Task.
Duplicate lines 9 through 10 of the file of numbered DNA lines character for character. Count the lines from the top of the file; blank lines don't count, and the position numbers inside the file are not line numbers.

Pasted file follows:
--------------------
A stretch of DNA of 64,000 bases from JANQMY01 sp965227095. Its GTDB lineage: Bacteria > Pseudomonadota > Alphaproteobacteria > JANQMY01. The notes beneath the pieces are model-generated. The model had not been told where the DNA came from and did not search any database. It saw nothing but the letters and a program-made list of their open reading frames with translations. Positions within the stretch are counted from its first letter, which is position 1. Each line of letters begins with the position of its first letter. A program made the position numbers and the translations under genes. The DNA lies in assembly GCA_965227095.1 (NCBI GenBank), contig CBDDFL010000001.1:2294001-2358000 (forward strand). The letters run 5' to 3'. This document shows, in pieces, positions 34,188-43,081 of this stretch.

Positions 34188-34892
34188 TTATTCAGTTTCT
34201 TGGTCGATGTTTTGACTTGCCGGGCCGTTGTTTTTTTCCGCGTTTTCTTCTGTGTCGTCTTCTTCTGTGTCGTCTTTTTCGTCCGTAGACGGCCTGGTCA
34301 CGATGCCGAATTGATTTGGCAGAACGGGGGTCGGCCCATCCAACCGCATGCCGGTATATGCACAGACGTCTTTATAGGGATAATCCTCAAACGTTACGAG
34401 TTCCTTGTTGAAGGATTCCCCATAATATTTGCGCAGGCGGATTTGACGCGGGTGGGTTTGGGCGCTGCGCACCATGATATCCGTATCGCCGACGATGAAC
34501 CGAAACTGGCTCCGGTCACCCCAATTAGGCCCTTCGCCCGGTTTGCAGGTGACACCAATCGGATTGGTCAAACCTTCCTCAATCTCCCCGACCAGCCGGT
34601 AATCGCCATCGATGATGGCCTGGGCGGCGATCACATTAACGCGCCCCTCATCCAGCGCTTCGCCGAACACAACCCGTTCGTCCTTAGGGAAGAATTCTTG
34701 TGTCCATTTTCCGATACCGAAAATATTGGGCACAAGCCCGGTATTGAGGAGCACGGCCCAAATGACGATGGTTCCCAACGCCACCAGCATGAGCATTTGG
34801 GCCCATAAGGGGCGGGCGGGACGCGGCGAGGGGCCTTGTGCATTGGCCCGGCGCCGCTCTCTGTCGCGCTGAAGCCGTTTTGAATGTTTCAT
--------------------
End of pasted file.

34701 TGTCCATTTTCCGATACCGAAAATATTGGGCACAAGCCCGGTATTGAGGAGCACGGCCCAAATGACGATGGTTCCCAACGCCACCAGCATGAGCATTTGG
34801 GCCCATAAGGGGCGGGCGGGACGCGGCGAGGGGCCTTGTGCATTGGCCCGGCGCCGCTCTCTGTCGCGCTGAAGCCGTTTTGAATGTTTCAT